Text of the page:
Thursday, March 01, 2018

Celebrate Zero Discrimination Day by Asking, 'What If?'

Zero Discrimination Day is today, March 1. It is an annual celebration created by the United Nations (UN) and celebrated by the UN and other international organizations, such as the World Health Organization. The day aims to promote equality before the law and in practice throughout all of the member countries of the UN. The day was first celebrated on March 1, 2014, and was launched by UNAIDS Executive Director Michel SidibĂ© with a major event in Beijing.

In 2017, UNAIDS called on people to 'make some noise around zero discrimination, to speak up and prevent discrimination from standing in the way of achieving ambitions, goals and dreams.'

The day is particularly noted by organizations like UNAIDS that combat discrimination against people living with HIV/AIDS. “HIV related stigma and discrimination is pervasive and exists in almost every part of the world including our Liberia", according to Dr. Ivan F. Camanor, Chairman of the National AIDS Commission of Liberia. The UN Development Program also paid tribute in 2017 to LGBTI people with HIV/AIDS who face discrimination.

Campaigners in India have used the occasion to speak out against laws that make discrimination against the LGBTI community more likely, especially Section 377 of the Indian Penal Code, which criminalizes being gay.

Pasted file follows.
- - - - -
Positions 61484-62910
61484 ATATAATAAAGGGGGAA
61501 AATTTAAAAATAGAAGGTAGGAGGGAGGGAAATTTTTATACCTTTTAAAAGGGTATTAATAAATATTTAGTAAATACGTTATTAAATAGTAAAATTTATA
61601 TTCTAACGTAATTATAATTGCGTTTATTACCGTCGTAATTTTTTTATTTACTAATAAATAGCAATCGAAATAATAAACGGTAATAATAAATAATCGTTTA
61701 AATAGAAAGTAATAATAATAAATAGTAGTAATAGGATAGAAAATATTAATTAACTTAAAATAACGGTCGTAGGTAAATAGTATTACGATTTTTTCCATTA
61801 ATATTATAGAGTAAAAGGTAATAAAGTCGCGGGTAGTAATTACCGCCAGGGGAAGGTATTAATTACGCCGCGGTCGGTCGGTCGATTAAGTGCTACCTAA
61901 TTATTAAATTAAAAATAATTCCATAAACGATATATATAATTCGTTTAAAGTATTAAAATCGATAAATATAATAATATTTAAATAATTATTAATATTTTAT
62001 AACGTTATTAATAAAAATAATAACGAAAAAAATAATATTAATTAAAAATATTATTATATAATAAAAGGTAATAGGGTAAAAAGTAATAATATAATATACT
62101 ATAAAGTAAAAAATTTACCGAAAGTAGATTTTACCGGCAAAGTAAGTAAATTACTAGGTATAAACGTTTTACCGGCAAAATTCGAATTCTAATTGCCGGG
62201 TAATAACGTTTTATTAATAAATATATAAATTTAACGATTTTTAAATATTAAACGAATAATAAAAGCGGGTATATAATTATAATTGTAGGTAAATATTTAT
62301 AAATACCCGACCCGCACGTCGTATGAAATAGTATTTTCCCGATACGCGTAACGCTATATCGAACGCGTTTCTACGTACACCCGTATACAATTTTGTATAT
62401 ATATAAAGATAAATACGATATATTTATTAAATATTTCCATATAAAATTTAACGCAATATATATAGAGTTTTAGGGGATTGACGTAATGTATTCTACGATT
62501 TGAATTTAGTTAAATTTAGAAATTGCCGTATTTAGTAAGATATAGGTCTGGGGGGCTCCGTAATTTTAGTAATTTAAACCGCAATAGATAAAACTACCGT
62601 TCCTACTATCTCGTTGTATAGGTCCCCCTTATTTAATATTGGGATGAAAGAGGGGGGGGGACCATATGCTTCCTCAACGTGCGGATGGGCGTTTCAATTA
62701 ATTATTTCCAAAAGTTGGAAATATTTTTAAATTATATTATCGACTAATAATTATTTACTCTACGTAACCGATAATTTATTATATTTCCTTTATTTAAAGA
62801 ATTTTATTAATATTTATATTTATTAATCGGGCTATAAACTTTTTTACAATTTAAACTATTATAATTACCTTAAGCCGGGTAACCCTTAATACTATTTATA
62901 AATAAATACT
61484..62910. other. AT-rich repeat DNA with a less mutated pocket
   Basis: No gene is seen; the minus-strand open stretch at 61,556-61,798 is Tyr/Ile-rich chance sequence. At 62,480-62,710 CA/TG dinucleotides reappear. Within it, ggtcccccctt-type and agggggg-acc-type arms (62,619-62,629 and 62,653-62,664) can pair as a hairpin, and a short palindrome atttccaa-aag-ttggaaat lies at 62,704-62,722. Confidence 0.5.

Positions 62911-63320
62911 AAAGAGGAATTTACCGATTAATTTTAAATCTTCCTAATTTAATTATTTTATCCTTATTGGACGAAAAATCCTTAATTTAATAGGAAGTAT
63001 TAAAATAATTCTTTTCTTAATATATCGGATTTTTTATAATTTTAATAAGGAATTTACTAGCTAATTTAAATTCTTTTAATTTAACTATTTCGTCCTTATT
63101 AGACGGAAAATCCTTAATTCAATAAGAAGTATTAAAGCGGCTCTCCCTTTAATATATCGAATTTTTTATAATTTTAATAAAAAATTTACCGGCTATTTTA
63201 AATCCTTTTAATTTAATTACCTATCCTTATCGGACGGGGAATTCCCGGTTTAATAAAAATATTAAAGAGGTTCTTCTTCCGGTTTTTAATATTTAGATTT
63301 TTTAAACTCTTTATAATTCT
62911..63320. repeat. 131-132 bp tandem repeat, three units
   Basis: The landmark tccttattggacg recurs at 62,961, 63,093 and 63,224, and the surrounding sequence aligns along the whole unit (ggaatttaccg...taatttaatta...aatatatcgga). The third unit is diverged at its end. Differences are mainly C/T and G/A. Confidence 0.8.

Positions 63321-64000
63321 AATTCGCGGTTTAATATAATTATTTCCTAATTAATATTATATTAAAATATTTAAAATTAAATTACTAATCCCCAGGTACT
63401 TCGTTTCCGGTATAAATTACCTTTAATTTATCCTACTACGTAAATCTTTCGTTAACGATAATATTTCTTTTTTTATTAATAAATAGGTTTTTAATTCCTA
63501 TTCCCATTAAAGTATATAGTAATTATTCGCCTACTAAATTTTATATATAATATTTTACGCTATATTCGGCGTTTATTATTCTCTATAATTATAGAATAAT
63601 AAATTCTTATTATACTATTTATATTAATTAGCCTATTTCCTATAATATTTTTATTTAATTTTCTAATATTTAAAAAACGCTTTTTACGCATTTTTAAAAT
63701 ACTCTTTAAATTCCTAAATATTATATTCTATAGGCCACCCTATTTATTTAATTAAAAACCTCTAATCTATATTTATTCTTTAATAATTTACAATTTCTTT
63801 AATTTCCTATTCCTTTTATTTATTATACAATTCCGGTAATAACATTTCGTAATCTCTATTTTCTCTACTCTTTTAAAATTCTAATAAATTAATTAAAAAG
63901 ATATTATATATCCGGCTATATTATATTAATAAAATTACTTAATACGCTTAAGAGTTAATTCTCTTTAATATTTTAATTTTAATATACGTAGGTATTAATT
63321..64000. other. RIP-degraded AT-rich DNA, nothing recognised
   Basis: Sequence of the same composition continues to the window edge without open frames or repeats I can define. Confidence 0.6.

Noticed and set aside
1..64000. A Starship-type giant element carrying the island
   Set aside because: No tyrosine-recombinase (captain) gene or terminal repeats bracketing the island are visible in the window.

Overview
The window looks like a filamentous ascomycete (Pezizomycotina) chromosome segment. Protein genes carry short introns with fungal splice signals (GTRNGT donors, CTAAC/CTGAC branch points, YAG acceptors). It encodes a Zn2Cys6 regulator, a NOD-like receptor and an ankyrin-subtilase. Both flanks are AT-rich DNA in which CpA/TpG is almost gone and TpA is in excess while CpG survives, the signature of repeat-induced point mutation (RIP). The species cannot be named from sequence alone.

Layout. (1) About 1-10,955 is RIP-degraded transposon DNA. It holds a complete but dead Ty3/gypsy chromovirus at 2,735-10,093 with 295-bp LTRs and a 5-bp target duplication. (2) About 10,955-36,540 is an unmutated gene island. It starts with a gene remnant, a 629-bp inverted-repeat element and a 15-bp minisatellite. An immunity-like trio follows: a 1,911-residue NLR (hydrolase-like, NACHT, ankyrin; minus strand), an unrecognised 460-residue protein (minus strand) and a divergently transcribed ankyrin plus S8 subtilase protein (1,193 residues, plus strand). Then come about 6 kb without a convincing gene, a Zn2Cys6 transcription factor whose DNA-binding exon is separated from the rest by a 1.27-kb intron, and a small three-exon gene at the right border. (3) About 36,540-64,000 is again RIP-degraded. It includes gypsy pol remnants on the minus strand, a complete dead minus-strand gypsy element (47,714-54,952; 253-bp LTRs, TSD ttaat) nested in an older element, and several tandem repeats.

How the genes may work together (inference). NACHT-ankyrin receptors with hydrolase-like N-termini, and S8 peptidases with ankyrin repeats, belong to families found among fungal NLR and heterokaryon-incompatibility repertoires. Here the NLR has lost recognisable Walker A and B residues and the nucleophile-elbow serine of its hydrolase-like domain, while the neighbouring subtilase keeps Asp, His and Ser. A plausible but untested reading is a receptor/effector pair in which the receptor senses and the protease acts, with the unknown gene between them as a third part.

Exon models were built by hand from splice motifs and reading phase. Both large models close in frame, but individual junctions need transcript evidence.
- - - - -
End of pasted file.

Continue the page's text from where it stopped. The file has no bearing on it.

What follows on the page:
In 2015, Armenian Americans in California held a 'die-in' on Zero Discrimination Day to remember the victims of the Armenian Genocide.

This year’s Zero Discrimination Day campaign highlights everyday situations where discrimination occurs. It invites people to ask themselves “What if ...” and to reflect upon their own actions.

> What if the person serving you coffee was a refugee? Would you go back to the coffee shop?

> What if the person you bought your vegetables from was living with HIV? Would you buy her food?

> What if your neighbour had tuberculosis? Would you stop to chat?

> What if your child’s friend was living with HIV? Would you let them play together?

> What if your neighbour had a different religion from you? Would you still welcome her into your home?

> What if your colleague was gay? Would you still work with him?

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